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  • Published on | Jan 05, 2012 | by Rob Watts

HTML Clinic 1 - The Zen of Web

Clinic 1 | Clinic 2 | Clinic 3 | Clinic 4

So you always wanted to learn HTML and didn't know where to start? Welcome to our web clinic, where we expose HTML for what it is: really quite fun and simple!

But before we begin you need to forget everything you know or think you know about HTML.

What is HTML?

HTML stands for HyperText Markup Language, which is just a fancy way of saying it's a way to make text link to other text, and also add a bit of formatting. At its core, the Web is just a bunch of content (usually text) linking to other content.

HTML is not a programming language like C or Java or BASIC. You don't need to know programming principles to learn it, since it's just text with some markup to tell the web browser how and what to display.

The Fundamentals

Like any discipline, learning the fundamentals is critical. Too many novice web designers want to go for the slam dunk and start implementing jQuery image galleries without even knowing the difference between an inline element and a block element. C'mon, man! It's not hard stuff, so take a few minutes to learn, and everything else will be easier.

Here are some tips for mastering the fundamentals.

  1. Keep it simple. Simple is more robust and easy to fix.

  2. Understand what you are doing. Even if you cut and paste someone else's code, make sure you understand it.

  3. Don't flail at problems. Stressed? Under the gun? Take a break, then come back and approach the problem systematically. By the way, this is kinda hard to do if you skipped step #2.

  4. Determine best practices and stick to them. Yours might be different than mine, but find what works for you. Don't keep reinventing the wheel.


Some people like bandying big words around to prove how smart they are. Either that, or acronyms that only they understand but don't really mean anything. Here are some simple definitions that may help clarify some things for you.

HTML: Determines what is on the page

I already defined what the HTML acronym stands for, but good luck learning anything from that. All HTML does is present content on a page. Mostly text and images. It's the "What" of the web.

CSS: Determines how it looks

The first "S" in CSS stands for Style. That's all you really need to know. Styles make HTML look like something. Could be pretty, could be hideous. Colors, fonts, sizes, backgrounds, borders, margins, that sort of stuff.

JavaScript: Changes things on the page

JavaScript is actually a programming language similar to C. Once stuff is on the page, JavaScript can change it. It's not the same as Java, so it could just as easily have been called "WebScript" or "DocuScript" or something equally lame, but "JavaScript" just sounds cooler.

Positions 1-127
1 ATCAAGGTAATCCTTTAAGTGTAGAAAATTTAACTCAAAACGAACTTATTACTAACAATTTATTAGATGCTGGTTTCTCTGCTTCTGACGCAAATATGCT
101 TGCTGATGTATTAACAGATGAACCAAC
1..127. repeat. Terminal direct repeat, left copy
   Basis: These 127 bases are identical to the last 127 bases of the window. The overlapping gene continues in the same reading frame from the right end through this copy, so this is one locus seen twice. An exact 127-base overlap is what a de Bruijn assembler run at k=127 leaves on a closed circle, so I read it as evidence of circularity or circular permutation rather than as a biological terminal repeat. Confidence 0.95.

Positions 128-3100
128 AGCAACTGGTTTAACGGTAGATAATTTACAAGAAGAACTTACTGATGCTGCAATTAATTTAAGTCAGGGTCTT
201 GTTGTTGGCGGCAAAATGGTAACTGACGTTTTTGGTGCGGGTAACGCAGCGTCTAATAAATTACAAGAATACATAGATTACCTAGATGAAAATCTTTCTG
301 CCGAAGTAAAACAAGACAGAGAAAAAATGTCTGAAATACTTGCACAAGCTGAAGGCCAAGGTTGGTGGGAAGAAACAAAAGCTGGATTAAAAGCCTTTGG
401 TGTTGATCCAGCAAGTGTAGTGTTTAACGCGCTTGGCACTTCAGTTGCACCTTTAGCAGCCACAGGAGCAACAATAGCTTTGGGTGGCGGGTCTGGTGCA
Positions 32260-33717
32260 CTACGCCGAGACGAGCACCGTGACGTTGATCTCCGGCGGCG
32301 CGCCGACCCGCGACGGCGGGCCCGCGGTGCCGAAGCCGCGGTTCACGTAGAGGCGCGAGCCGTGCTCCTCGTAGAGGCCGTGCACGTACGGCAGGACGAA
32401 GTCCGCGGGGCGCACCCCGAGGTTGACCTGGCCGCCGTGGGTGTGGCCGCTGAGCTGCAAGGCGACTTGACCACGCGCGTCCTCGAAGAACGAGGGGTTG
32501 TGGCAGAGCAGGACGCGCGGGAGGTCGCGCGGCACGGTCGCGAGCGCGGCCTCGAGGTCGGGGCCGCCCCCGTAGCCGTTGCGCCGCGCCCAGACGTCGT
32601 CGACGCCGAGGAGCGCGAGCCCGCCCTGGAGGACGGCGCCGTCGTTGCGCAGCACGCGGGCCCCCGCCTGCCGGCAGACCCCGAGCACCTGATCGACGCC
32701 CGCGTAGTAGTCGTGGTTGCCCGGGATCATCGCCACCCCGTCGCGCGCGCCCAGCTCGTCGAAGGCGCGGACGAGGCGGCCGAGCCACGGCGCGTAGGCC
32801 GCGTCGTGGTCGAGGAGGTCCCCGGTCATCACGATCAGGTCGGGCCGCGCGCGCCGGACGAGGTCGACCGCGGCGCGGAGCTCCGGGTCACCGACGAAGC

jQuery: Makes JavaScript easier

Remember how I mentioned that HTML isn't programming? Well, most web designers aren't comfortable with writing native JavaScript, so along comes jQuery to make things easier. jQuery lets you change things on the page using some of the techniques you learn from CSS and HTML, hence making JavaScript more palatable to web designers.

Anatomy of a Page

So, what are the basic elements of a web page? Turns out it's pretty simple, so check this out.

First, you need to tell the web browser that it is looking at an HTML page. Seems obvious, but there you go. Everything is inside the HTML.

Then, you can divide the page up into two sections: the body of the page that contains your content, and the stuff that describes and modifies that content. We just call the body, well, the body. And everything that describes and modifies the content is in what we call the "head" of the page.

In the Head

On a ship, the head is pretty critical (you know, the john, the loo, the WC). Hard to live without it, and the head of a web page is just as critical. Use it.

Ever heard of meta data? Sounds pretty hip, doesn't it? "Meta" is a word from the Greek that just means "about," but it doesn't sound as cool to call it "about data." So the meta elements in the head of the page just describe things about the page that are not actually part of the content. Common meta elements include the title and description. This is similar to the way modern digital cameras store meta data about each photo, including shutter speed, aperture, date, time, mother's maiden name, social security number, etc. (just seeing if you're paying attention). Meta data is used by both the browser and search engines.

The next common elements in the head are links to external style pages. These are common pages used throughout your website that describe your styles (borders, margins, backgrounds, etc.).

Finally, we have links to scripts, which should normally be stored in separate files just like your styles are. If you want to use jQuery, a fancy image gallery, or do some other fun stuff, you usually link to those script files in the head.